I’m currently in this situation – except I think I may have been offered the job. The description said that only those who were successful would be contacted. I was contacted 10 days after applying. I received a voicemail from the recruiter, and could only check it after 5pm so decided to write an email – and found that he had already emailed me with reference to the call, asking if I could come in for an informal talk or if not just speak on the phone. I apologised for not being available to talk, and replied enthusiastically that I would love to come in. He replied the next morning (a Friday) stating that this was fine, would I be free on Monday or Friday, and re-iterating that if not a telephone call would be fine. I gave him my availability on those days that same morning, and he hasn’t gotten back to me. Tomorrow is Monday. Should I have swapped enthusiasm for a meeting with the easy telephone call? I’m so worried, it is a matter of being unemployed versus my ideal, dream position.

    1. Christine*

      They actually got back to me, asking to just speak over the phone and apologising for the late reply. Happy to be on to good side of a 50/50 chance.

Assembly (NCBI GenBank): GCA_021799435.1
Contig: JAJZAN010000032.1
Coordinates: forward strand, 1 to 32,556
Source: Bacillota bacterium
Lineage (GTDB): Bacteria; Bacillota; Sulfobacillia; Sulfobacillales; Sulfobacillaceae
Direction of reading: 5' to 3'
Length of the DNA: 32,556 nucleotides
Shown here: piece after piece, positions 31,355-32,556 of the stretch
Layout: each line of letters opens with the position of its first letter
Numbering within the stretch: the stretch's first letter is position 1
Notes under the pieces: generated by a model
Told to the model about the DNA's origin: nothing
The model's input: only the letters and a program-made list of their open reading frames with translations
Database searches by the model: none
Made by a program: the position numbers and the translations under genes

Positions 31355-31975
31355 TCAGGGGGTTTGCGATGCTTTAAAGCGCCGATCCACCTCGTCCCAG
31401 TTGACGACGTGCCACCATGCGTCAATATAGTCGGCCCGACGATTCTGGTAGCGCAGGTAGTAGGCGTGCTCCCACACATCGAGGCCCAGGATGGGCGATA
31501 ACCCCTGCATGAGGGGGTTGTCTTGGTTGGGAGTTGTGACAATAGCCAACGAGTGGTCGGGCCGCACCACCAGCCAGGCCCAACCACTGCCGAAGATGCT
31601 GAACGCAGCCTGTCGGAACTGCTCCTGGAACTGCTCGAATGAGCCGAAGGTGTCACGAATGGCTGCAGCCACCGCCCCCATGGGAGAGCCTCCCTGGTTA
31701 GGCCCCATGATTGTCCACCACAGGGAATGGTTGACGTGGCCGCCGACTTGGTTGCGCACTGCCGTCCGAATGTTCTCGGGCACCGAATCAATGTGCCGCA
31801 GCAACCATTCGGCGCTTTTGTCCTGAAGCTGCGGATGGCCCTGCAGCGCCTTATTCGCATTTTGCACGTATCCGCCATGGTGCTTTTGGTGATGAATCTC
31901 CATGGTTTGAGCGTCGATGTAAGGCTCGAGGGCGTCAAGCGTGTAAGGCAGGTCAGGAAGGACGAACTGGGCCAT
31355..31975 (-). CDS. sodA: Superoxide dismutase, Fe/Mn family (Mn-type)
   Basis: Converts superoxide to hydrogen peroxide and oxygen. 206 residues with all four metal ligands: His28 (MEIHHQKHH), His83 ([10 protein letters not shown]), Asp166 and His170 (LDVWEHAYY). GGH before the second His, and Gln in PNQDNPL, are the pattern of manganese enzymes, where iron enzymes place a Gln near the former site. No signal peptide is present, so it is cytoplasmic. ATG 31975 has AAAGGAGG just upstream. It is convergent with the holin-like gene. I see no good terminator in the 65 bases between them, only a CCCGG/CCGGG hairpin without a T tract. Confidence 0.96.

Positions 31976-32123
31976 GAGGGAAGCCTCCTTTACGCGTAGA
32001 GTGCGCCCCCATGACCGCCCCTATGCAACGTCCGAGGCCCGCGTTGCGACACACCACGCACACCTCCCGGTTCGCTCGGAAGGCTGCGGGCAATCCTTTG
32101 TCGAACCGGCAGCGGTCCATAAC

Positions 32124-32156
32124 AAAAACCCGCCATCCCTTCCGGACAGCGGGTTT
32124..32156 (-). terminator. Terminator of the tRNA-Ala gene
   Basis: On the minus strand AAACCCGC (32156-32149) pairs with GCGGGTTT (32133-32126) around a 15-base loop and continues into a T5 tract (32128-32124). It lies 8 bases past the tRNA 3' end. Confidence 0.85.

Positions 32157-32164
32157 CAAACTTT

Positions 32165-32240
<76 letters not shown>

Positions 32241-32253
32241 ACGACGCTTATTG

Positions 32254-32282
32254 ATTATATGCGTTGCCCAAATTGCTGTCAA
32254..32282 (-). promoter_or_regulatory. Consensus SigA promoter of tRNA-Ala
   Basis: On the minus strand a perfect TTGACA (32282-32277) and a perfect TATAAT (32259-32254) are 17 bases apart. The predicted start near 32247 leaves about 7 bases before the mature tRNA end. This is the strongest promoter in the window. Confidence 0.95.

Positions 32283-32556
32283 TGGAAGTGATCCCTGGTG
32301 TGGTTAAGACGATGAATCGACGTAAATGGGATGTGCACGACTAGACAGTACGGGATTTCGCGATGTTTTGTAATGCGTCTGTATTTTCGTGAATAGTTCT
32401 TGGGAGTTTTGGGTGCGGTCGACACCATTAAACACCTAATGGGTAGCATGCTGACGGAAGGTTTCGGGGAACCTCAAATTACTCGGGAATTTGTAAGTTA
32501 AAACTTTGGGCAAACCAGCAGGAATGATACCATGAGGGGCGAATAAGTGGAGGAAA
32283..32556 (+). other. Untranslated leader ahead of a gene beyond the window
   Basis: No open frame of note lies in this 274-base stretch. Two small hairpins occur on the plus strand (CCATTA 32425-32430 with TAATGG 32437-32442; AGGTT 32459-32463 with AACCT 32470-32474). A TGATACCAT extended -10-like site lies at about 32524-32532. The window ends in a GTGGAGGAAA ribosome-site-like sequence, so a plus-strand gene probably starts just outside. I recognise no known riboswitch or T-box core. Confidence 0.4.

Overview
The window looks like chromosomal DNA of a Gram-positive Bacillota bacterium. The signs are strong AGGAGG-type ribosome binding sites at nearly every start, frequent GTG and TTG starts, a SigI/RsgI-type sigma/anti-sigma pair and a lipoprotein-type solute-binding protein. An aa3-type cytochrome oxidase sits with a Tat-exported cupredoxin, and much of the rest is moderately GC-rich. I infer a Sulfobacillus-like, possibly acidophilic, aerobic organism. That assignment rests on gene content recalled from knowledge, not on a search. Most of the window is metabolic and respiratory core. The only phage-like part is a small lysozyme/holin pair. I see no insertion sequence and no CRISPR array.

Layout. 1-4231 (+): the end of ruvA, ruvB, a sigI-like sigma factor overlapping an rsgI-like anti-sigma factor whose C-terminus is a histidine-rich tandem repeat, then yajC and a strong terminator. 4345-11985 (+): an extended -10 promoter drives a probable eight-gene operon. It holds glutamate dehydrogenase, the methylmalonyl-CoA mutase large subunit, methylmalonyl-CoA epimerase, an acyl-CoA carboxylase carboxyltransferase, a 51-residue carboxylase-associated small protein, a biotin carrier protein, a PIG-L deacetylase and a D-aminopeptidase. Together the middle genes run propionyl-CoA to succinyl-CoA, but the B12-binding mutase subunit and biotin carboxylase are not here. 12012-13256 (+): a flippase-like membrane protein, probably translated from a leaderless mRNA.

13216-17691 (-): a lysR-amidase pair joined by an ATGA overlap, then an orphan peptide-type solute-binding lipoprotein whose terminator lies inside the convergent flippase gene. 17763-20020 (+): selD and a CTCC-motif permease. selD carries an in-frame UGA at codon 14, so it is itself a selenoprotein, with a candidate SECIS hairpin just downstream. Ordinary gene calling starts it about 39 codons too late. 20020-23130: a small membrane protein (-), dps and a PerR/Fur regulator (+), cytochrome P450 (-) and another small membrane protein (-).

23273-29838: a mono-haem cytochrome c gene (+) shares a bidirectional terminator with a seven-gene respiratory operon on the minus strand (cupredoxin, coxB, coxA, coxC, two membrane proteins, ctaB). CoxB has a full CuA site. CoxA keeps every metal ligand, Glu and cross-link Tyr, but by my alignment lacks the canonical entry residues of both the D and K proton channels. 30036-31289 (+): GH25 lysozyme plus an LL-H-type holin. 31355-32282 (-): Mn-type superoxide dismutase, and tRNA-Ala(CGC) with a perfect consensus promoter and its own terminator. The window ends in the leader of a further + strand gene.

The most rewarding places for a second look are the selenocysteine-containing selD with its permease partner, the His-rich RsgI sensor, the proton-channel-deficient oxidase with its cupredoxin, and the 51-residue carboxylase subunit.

32. Arron*

    First of all, thank you for creating this! I’m sure everyone who has been on this site came across it because they searched “Got invited to an interview, but didn’t receive any other details” or at least something to that effect. So again, thank you. It’s great to know i’m not the only one.

    Secondly, i’m currently in this position as well. I received an email from a recruiter last Thursday about a position (that I didn’t apply to directly, but they saw my resume in their system, and thought i could be a good fit). We had a phone screening that day, and I thought it went well. They said they are looking to do an interview day the next week, and would confirm in the next day. Friday came with no response. I followed up on Monday, and they had said they are still finalizing with the managers, and I should hear back “soon”. Now it’s Thursday night, and the interview is suppose to be tomorrow. I am assuming it’s not happening, and i’m not sure how best to follow up with them. I understand they have to coordinate several managers and several candidates for various positions all on this one day, but i’m not sure why it’s so difficult to just let me know “we can’t confirm for this week” and continue to lead me to believe one thing.

    After reading everyone else’s stories, i’m saddened that recruiters feel that this is okay.

  33. anon*

    I have a similar situation, except mine was a message from a phone call. I got a message saying we received your resume from and said that they were inviting me to an interview for our company on Wednesday. However, the caller who left the message did not explain any further details (i.e. time of interview, location of company to be interviewed, etc.) Would this fall under the same category?

  34. Ginna*

    I just found this topic…wow, I just had a situation like that, I think it’s not very nice to keep the applicants waiting for an email to set up date and time for an interview. I replied the email I received to invite me for an interview, with the day and time that was good for me and my activities. After 3 or 4 days I had no reply yet.